What makes the Crown of Stars series so interesting is that it incorporates all these elements while also being very consistent about the concept of distance, and the amount of time which this continent-spanning, world-changing quest would require in a setting with inconsistent magic and low technology. From the moment the characters start spinning off into different plots, there's a sense of overwhelming division between them, and regular detached references are made to the fact that years are passing within these books, although the narrative only focuses on plot relevant moments with very little in the way of "downtime" (I dread to think how many volumes this story would have taken if it included the static character banter of Stormlight Archives). These distances also make the limited capabilities of even the elite characters very clear: around the mid-point of the series, Henry makes the choice to travel to neighbouring Aosta in order to support a deposed queen and pursue marriage alliances, rather than addressing any of the other threats to his regnancy, and this choice literally cuts off his communication with his own land with enormous consequences. When magical sight comes into play, we have characters watching pivotal moments with no chance of influencing what is happening, and the powerlessness this creates even amongst the series' most powerful individuals is very well conveyed.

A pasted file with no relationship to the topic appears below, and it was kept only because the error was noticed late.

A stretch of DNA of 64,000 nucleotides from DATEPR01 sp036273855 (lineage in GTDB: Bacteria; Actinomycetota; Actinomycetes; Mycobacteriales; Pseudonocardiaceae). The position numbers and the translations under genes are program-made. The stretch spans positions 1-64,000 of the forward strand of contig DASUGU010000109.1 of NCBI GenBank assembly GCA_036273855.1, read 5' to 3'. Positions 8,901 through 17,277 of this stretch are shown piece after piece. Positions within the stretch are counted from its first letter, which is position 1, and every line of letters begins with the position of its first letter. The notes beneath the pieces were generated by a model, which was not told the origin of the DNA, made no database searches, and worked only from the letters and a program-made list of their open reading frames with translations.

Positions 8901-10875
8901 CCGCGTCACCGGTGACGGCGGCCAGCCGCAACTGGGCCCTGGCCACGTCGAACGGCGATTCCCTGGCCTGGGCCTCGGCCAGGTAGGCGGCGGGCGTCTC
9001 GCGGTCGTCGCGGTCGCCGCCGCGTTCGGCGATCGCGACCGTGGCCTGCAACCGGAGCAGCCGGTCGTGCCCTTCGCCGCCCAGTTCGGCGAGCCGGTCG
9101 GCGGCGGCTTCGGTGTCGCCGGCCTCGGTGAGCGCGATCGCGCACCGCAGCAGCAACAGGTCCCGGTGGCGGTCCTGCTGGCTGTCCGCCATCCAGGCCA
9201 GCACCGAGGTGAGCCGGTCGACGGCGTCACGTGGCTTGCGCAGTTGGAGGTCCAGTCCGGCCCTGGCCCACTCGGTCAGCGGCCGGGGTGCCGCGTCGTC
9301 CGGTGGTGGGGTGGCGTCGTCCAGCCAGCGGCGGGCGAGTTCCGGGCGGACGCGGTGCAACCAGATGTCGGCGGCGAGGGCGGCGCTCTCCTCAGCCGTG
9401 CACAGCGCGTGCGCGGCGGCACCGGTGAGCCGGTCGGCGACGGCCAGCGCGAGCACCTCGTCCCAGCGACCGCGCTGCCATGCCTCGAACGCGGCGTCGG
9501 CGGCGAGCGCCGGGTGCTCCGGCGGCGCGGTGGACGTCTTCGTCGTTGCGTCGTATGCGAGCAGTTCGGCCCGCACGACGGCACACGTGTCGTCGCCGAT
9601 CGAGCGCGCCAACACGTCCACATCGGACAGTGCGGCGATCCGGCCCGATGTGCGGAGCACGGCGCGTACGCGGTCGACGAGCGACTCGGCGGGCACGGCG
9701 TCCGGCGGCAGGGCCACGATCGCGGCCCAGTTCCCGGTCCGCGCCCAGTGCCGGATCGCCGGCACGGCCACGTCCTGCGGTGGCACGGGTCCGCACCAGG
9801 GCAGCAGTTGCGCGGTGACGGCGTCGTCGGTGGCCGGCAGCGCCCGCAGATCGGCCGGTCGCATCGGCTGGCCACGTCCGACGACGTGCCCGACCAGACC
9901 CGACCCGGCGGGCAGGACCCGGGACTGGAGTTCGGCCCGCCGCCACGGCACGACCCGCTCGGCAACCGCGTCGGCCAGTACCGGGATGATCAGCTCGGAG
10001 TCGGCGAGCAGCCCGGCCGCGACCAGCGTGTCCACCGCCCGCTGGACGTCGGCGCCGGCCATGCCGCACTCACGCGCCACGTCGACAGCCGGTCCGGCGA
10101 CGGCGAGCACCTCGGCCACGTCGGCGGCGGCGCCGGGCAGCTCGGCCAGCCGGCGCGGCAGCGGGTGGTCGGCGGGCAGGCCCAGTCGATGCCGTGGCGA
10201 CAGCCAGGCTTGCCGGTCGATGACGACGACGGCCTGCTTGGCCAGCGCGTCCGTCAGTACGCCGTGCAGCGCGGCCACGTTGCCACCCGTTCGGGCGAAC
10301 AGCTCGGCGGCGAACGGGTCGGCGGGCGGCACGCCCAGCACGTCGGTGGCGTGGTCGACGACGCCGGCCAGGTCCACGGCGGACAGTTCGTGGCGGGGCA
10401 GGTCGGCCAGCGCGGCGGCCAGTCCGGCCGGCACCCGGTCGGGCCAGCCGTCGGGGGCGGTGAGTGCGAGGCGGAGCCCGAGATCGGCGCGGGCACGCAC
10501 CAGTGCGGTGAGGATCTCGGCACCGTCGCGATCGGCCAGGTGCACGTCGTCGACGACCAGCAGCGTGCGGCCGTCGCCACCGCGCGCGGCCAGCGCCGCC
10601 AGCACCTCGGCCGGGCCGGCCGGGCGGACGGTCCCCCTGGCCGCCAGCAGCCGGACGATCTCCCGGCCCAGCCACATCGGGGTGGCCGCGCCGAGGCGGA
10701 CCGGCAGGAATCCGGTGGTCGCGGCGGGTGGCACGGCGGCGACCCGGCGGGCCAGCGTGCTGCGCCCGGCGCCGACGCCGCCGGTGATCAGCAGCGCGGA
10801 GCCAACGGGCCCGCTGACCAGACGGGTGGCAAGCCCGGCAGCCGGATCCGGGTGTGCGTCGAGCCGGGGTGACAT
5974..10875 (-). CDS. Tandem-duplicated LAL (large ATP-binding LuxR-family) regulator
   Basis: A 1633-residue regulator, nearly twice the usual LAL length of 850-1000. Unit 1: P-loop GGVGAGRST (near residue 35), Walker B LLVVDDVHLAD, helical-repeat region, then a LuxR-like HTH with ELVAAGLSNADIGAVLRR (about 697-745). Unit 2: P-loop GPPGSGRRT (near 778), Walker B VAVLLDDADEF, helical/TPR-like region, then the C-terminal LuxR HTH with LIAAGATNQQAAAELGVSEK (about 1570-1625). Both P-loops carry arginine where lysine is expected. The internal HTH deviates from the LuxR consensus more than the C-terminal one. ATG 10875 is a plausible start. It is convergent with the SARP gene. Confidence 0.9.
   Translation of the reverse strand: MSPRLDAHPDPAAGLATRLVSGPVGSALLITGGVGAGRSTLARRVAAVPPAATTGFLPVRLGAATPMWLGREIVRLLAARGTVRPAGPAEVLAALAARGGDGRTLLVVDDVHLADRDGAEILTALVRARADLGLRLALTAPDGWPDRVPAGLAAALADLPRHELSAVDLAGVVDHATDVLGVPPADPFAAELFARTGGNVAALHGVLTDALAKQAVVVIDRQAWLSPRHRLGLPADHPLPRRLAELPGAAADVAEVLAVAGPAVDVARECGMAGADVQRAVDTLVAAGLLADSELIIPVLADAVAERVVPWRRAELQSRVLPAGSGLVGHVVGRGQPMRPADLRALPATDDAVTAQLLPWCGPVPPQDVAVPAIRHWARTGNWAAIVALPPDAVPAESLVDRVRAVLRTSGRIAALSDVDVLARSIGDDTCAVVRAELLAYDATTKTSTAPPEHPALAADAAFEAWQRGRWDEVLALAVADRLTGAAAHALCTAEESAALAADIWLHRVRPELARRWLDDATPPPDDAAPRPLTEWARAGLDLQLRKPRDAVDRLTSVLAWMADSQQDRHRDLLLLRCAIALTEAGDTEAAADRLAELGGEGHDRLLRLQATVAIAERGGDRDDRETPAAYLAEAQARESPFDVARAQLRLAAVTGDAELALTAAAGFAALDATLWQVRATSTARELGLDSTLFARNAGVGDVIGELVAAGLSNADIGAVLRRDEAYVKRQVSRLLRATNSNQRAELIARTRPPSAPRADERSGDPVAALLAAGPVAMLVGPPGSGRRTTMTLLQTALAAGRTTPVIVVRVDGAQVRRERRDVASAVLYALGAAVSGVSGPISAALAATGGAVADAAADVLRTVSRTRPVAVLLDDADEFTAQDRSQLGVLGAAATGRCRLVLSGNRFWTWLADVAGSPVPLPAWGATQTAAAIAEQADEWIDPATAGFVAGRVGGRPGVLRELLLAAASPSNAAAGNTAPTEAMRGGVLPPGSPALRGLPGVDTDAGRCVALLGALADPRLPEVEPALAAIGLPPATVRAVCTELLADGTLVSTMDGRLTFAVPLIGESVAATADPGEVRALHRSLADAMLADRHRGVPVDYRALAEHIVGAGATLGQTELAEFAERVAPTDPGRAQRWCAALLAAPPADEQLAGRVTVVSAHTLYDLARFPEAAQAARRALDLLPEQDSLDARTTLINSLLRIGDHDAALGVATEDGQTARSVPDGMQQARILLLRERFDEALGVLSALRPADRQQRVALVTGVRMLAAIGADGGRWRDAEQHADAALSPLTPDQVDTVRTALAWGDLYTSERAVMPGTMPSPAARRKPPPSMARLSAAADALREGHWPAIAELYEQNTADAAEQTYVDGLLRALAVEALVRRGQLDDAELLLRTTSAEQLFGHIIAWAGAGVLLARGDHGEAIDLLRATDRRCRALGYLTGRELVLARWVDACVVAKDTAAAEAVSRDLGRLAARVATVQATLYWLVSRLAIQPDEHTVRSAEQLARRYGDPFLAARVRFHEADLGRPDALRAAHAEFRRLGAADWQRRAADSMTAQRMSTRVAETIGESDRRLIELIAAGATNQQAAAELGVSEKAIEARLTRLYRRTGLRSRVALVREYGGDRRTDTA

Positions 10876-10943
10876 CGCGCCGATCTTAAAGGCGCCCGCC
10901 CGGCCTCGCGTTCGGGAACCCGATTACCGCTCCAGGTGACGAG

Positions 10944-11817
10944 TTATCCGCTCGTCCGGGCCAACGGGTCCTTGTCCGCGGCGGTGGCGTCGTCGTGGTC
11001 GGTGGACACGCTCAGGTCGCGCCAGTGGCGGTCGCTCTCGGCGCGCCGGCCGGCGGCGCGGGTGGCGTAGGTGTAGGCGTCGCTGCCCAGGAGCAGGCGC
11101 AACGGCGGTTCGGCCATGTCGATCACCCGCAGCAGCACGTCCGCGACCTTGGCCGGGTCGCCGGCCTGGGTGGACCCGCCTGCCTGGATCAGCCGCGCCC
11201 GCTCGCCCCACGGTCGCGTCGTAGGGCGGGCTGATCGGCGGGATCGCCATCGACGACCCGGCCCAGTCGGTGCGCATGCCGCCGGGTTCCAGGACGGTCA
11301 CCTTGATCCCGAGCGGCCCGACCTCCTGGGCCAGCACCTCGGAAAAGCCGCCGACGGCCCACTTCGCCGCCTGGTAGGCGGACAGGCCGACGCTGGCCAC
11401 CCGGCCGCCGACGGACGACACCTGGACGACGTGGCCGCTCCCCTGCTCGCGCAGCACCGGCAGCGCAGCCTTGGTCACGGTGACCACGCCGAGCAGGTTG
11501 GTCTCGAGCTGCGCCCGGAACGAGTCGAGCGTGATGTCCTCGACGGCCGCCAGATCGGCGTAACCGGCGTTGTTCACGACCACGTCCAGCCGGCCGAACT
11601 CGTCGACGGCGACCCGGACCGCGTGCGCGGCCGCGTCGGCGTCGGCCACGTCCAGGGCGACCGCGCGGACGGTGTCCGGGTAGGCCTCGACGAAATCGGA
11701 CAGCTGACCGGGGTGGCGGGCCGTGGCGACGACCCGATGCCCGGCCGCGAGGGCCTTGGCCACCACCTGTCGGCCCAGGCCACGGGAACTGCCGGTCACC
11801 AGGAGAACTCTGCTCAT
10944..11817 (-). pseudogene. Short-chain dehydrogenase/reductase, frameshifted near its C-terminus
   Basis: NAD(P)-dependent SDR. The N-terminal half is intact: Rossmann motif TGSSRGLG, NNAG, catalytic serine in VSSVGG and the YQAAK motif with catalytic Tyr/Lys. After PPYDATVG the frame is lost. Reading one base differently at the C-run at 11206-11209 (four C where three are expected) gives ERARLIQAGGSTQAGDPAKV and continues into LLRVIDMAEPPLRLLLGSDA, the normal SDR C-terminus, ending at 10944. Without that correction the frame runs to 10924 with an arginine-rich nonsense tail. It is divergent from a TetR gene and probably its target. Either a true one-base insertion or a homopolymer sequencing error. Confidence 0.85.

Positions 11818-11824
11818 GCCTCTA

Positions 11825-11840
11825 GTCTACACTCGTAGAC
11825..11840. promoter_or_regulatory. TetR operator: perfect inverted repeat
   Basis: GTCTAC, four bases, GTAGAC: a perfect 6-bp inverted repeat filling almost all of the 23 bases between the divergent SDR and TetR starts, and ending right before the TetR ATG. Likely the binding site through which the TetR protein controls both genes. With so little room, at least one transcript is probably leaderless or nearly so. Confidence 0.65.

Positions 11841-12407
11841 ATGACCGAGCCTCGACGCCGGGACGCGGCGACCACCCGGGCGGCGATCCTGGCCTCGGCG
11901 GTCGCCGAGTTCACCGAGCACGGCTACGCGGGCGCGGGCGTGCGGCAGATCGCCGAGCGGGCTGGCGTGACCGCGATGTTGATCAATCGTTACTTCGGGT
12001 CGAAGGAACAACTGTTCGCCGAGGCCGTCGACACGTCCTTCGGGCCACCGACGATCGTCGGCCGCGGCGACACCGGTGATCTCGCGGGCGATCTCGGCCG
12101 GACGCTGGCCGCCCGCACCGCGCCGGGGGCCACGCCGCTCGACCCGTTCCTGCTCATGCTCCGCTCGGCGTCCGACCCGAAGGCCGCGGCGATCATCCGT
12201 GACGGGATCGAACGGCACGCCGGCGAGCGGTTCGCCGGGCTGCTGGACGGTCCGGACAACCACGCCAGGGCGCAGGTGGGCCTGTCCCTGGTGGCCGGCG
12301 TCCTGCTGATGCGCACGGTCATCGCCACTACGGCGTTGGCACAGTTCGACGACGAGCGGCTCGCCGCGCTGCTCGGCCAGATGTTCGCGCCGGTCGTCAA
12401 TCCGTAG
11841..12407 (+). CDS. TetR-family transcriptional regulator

Committing to the realities of this distance, and the information gaps this creates, also means Crown of Stars presents quite a high difficulty setting for its readers when it comes to remembering the happenings of the series' characters. Unless someone has literally been there to witness an event, information can take entire books to reach them, and the shifting limited third person voice means that their mistaken assumptions are regularly presented as fact by the narrative. I find myself hoping some benevolent tech genius will fall in love with this series and create some kind of "character networking app" that breaks down, section by section, where everyone is and what they're doing, so if I ever reread this series I can consult an omniscient guide to remind me what's actually happening and what misinformation the characters are working from. Elliott makes other style choices that also compound the difficulty for readers with imperfect recall. Each book is divided into sections and then subdivided into (sometimes short) numbered chapters, but each section can contain multiple alternating points of view, and Elliott has a consistent habit of not name checking the character the narration has switched to until several paragraphs into the chapter. It's honestly just too much to keep straight at times, and the plot is complex enough that some help from the author or editor on these small elements (e.g. chapters named by POV, or character-specific glyphs in the chapter headers as in Stormlight Archives or Shattered Sands) would have greatly enhanced my comprehension without detracting from the text or style.